Classes reconvened in the middle of this past week. Since mine happen to all fall on Tuesdays and Thursdays this term, I only had one meeting with my students. The first day. Should I call it the dreaded first day?

Those classes got me thinking about day one actions, particularly because of the difference between how exciting these classes will be (they’re fun! popular! with wait lists!) and how exciting day one was not (eyes glazed as I go.over.the.syllabus).

In fairness to myself, the latter parts of each class weren’t bad. A definitional freewrite in one course set the stage for the work we have to do, and also revealed to me that students are generally enthusiastic about the subject matter but also have more or less no experience with it. A collaborative writing exercise in the other class worked well, got the class going a little, and also helped me gauge their skills going into the term. But the first half hour of the class drives me nuts: the syllabus.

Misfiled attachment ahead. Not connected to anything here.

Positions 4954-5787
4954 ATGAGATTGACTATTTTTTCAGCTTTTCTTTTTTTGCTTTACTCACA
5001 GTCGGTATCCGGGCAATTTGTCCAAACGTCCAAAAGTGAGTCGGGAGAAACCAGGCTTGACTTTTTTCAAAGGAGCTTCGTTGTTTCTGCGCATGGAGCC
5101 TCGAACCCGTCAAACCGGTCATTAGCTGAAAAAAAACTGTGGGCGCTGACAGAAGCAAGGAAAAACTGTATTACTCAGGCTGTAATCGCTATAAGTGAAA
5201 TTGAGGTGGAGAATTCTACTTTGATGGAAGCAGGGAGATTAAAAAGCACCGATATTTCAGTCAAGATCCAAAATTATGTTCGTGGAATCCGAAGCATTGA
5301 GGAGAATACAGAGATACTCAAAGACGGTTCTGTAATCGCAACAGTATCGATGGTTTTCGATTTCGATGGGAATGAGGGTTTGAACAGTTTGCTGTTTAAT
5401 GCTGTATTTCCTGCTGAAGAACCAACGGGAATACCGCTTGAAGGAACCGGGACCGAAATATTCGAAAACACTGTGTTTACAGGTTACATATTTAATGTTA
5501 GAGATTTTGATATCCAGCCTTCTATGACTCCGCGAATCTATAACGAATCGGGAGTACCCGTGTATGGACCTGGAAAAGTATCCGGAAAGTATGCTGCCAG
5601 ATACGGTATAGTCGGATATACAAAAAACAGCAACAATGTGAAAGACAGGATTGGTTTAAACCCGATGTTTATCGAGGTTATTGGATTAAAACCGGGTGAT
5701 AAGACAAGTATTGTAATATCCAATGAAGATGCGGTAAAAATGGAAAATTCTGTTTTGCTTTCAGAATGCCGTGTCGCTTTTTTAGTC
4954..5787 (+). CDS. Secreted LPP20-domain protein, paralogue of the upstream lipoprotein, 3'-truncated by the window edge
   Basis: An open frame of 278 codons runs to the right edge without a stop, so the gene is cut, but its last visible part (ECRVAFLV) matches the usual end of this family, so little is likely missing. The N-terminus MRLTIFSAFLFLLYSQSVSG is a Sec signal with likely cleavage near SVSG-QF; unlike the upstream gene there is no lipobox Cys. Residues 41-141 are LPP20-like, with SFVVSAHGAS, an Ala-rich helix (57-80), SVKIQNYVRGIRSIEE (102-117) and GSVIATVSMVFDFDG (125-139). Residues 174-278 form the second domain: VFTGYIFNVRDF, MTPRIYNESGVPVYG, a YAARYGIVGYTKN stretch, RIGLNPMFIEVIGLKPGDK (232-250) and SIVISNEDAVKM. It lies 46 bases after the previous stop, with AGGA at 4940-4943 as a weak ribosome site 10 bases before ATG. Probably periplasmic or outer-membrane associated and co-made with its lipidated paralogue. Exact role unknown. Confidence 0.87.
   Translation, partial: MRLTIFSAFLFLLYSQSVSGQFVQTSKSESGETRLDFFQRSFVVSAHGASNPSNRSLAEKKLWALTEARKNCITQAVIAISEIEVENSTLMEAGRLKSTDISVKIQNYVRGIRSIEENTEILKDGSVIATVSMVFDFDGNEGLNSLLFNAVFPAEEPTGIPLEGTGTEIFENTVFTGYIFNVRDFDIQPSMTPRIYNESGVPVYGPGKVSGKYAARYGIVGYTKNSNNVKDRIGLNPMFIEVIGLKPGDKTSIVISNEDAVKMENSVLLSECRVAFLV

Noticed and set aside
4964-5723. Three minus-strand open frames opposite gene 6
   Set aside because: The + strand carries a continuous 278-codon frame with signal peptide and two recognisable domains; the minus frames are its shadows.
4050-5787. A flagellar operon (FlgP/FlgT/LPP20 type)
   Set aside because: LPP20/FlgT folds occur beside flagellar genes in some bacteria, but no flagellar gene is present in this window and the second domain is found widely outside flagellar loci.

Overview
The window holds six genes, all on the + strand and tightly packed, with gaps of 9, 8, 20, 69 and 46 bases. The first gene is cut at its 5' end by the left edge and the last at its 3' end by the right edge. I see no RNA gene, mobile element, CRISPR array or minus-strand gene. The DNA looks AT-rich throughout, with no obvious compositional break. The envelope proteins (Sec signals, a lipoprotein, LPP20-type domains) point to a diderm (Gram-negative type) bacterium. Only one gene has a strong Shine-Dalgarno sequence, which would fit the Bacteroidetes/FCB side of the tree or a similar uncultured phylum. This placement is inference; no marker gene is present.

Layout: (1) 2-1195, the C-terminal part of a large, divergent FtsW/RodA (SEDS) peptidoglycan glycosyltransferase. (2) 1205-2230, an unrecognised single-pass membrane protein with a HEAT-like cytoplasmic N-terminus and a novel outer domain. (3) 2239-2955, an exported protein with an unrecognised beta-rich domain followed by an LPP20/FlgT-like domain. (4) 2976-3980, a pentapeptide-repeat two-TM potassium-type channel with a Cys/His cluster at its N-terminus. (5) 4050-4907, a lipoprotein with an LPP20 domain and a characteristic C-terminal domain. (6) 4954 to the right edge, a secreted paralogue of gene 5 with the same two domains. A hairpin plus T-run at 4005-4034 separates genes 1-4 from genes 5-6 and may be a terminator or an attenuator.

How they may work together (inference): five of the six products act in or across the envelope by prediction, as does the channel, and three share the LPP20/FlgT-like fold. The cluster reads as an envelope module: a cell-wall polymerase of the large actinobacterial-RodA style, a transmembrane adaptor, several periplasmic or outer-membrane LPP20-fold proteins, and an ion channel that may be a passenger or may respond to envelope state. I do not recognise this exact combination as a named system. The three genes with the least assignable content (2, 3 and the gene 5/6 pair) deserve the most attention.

I feel like I have to do it. Students want/need/ought to know what they’re facing, right? Get a feel for the nature of the class. Hear the overwhelming accumulation of the term’s assignments. Understand what their class-prep responsibilities are.

This day also sets the stage for the term, and I don’t like that I’ve made it into a perfunctory, blah, policy-dominated class. I want to be exciting. I want to have them leaving class saying, whoa this is going to be the most awesome class I’ve ever taken and I’ll put all my energy into it and man I feel sorry for the poor saps not in this course.

Sure, I could go the typical route: smoke machine, Pink Floyd lasers, thumping soundtrack. But I’d like to think up something fresher.